We don't actually recommend that. But one skater has developed something way cooler than any longboard.
In Back to the Future, Marty McFly showed ingenuity when he cracked apart a kid's 1955 wooden push-scooter to "invent" the skateboard. Now, Czech artist Tomáš Moravec is keeping McFly's low-tech, high-fun tradition rolling with his Pallet Skate. Moravec cut down the dimensions of a standard, European wood pallet, or “Eur Pallet,” and fastened what appear to be small cart wheels to the bottom, creating a giant—and specialized—skateboard. The Pallet Skate fits snugly into the tram tracks running through Bratislava, the capital of Slovakia, and with a few pushes, Moravec glides smoothly around the city.
Scamming a free ride along the tramway is nothing new. Just last month, while I walked along the tram tracks of Istanbul’s vibrant Istiklal Street, the sound of tram bells were followed perpetually by mischievous laughter. Young Turks hung from the back of the train, shifting their skinny frames to ensure cover from the conductor.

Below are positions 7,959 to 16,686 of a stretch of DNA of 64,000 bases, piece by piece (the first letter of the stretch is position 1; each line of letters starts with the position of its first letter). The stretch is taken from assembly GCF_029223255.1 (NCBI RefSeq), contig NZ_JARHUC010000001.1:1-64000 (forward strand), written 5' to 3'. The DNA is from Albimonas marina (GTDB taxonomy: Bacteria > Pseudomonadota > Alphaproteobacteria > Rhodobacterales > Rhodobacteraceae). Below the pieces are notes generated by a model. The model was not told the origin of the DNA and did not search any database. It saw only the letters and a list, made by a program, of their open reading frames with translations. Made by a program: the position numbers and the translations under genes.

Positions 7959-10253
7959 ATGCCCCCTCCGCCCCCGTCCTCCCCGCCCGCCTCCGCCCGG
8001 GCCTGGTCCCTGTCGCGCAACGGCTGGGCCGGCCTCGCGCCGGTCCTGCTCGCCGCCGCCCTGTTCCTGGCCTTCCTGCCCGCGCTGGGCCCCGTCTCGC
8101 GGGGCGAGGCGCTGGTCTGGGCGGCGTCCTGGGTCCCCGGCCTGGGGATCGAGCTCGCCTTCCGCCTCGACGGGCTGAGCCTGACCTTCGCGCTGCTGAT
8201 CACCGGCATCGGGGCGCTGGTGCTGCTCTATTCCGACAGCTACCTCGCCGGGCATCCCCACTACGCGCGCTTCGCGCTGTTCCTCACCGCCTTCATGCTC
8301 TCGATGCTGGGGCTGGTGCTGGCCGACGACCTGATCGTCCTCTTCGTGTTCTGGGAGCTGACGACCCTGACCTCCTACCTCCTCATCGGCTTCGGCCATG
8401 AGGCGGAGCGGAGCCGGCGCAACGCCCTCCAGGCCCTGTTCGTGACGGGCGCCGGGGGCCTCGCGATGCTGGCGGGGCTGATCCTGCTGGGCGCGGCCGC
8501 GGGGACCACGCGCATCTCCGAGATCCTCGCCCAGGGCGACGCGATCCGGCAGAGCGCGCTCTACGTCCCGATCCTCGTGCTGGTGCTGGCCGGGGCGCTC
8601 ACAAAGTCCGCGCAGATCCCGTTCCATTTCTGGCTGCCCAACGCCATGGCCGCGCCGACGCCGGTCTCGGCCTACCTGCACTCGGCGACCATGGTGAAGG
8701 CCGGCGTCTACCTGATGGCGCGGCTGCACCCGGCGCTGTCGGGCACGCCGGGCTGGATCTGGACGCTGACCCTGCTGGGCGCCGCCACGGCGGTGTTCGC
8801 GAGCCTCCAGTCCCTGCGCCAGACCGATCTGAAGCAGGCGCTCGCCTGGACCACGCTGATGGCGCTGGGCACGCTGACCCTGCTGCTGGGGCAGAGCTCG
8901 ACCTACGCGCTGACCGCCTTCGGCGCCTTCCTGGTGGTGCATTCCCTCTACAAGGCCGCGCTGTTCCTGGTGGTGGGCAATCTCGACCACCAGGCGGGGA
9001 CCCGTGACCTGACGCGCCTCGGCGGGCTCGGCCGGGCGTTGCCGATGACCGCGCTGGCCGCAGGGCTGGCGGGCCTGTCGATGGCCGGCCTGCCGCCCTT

But Moravec’s invention takes the practice to a whole new level. And it’s certainly a dangerous endeavor. (CityLab in no way recommends you slap a giant, makeshift skateboard on your nearest tram tracks.) What happens if a tram suddenly stops in front of you or comes up behind? Those who've viewed Moravec’s video are raising similar concerns. I suppose you'd stop the same way you'd stop on a normal-sized skateboard, assuming you're not flying down a hill. And no, commenter 11rt23ez, it's probably not legal.